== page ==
- Katie, a 38 year old female, presented in private practice for an examination.
Her main presenting symptom was having difficulty with reading fine print
and general blurriness in sight.
- Previous ocular history: She had been prescribed spectacles in her early
twenties for reading. Distance vision is quite clear and she is currently using
hobby glasses to read more comfortably.
- Personal Medical History: No reported medical conditions, with no
prescribed medication being taken.
- Family Medical and Ocular History: No reported history of glaucoma,
cataracts, unusual eye conditions, blindness, heart or blood pressure problems,
WHAT TESTS WOULD YOU RUN TO
CONFIRM A DIAGNOSIS?
Measure the pressure in your eye (tonometry)
- Tonometer- measures eye pressure.
- Normal eye pressure generally ranges between 10 and 21 mmHg
- Glaucoma can have damage to their optic nerve lower than 21 mmHg.
Inspect your optic nerve (ophthalmoscopy)
- Inspects your optic nerve for signs of damage using an ophthalmoscope
Test your side, or peripheral, vision (visual field test)
- The visual field test will check for blank spots in your vision
Measure the thickness of your cornea — the clear window at the front of the
- A very thin cornea may increase your risk of glaucoma.
Glaucoma is the result of damage to the optic nerve. As this nerve gradually
deteriorates, blind spots develop in your visual field. For reasons that doctors
don't fully understand, this nerve damage is usually related to increased pressure in
Elevated eye pressure is due to a buildup of a fluid (aqueous humor) that flows
throughout your eye. This fluid normally drains into the front of the eye (anterior
chamber) through tissue (trabecular meshwork) at the angle where the iris and
cornea meet. When fluid is overproduced or the drainage system doesn't work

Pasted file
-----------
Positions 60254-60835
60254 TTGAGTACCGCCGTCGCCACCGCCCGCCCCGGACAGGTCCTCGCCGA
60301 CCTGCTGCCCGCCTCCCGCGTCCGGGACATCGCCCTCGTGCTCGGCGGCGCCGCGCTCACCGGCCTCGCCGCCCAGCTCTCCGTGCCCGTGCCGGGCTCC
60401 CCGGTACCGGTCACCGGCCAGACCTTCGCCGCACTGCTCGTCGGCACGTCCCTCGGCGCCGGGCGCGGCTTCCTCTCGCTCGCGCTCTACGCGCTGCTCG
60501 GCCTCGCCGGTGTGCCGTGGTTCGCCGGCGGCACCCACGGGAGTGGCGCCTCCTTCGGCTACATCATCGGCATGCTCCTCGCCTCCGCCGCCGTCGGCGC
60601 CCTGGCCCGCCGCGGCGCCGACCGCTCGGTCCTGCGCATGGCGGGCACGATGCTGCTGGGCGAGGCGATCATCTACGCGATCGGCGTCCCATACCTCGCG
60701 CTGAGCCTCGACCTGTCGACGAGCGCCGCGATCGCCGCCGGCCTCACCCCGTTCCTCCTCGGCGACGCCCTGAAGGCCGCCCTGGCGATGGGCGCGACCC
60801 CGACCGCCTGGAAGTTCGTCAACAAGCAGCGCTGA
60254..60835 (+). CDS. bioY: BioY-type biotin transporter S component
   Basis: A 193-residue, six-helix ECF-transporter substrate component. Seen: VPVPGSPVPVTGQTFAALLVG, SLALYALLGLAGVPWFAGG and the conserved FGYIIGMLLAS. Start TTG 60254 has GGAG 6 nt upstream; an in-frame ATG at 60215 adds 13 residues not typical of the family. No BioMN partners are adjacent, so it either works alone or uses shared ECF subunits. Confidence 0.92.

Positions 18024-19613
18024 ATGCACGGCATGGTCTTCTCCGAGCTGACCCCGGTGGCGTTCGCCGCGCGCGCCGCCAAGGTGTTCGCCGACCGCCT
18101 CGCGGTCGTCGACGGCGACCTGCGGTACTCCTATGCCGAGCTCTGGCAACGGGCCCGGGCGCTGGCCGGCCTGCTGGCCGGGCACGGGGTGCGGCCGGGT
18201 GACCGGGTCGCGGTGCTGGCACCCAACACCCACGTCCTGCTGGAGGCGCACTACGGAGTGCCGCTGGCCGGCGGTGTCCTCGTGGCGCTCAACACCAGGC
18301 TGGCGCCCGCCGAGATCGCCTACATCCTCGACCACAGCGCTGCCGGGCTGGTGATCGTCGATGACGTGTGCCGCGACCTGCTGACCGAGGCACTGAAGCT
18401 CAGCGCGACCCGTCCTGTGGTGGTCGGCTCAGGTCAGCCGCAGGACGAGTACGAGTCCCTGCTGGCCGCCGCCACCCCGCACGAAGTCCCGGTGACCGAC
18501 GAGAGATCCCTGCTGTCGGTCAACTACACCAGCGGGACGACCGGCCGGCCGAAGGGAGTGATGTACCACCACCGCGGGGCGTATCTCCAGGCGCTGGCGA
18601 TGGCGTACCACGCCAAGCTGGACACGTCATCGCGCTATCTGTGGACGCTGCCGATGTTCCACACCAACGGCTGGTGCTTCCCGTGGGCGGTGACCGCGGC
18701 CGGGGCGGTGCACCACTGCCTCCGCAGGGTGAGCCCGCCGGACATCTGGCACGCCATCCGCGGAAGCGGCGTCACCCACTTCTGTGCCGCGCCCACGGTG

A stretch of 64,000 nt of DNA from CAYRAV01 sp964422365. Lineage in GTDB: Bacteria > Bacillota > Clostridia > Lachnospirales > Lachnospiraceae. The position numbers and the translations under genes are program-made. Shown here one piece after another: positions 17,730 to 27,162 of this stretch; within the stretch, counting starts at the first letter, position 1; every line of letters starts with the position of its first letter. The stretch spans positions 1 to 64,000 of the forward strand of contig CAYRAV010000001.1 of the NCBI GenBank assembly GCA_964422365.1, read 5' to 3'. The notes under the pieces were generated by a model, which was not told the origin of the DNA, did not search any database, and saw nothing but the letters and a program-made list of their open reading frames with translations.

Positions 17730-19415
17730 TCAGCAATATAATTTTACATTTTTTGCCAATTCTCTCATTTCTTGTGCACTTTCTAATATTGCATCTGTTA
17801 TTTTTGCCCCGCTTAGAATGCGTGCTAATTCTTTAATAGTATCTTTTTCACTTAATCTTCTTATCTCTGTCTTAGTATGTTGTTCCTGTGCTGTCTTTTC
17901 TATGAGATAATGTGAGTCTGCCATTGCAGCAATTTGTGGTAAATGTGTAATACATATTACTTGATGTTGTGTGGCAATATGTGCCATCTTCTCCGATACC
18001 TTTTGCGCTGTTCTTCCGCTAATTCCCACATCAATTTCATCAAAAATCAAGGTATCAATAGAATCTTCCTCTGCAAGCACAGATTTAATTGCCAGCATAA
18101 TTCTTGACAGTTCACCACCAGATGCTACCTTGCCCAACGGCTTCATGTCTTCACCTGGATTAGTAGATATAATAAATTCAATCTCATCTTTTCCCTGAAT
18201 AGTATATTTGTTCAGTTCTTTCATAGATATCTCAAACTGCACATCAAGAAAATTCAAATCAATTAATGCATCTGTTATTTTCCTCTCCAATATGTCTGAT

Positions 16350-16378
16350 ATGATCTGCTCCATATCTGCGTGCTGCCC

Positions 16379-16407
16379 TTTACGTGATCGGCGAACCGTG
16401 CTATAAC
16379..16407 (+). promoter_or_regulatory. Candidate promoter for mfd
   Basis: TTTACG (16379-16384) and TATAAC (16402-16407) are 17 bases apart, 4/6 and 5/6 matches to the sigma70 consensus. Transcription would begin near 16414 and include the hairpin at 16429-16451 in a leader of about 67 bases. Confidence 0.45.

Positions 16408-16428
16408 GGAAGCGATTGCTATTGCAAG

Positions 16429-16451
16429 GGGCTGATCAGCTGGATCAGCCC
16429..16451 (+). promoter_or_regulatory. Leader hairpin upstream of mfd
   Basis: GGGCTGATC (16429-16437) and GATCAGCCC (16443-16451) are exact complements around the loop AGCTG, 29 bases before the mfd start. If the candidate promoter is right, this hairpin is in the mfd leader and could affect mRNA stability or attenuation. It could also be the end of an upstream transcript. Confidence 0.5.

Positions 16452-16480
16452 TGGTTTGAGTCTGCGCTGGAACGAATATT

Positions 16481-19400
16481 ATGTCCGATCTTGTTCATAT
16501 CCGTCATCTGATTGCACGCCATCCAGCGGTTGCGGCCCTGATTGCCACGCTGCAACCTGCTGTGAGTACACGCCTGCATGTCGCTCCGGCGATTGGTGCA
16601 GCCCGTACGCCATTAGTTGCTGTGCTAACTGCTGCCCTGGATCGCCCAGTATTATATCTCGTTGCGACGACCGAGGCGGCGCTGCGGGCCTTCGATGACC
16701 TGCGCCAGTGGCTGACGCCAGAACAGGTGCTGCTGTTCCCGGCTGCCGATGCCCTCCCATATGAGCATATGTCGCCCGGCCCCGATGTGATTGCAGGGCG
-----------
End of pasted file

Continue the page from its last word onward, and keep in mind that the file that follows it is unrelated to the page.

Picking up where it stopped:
properly, the fluid can't flow out at its normal rate and pressure builds up.
Glaucoma is one of the leading causes of blindness in the United States. It can
occur at any age but is more common in older adults and tends to run in families.
In some people, scientists have identified genes related to high eye pressure and
optic nerve damage.
Taken from a PubMed journal, it has been found that several observations
noted by early investigators supported the supposition that in most cases,
congenital glaucoma is determined by genetic factors. The genetic
heterogeneity of PCG was confirmed by genetic linkage studies conducted in
the 1990s when the authors determined that CYP1B1 is the congenital
glaucoma gene at the GLC3A locus. The coding sequence of CYP1B1 has
been subjected to extensive screening in familial and sporadic cases of
glaucoma from numerous countries and from a large number of ethnic
groups. These studies have provided evidence for extensive allelic
heterogeneity at the GLC3A locus. This article also discusses the molecular
evidence for reduced penetrance in congenital glaucoma and the phenotypic
heterogeneity of CYP1B1 mutations, mouse models of CYP1B1, and the
biochemistry of CYP1B1.
GENETICS AND BIOCHEMISTRY
- Glaucoma medication: Lowers eye pressure.
- Beta blocker: Slows heart rate and decreases blood pressure. When taken in
eye-drop form, it reduces eye pressure.
- Laser surgery: Surgery using an intensely hot and focused beam of light to
remove tissue and control bleeding.
- Trabeculoplasty: Using a laser to improve fluid drainage in the eye and
reduce eye pressure.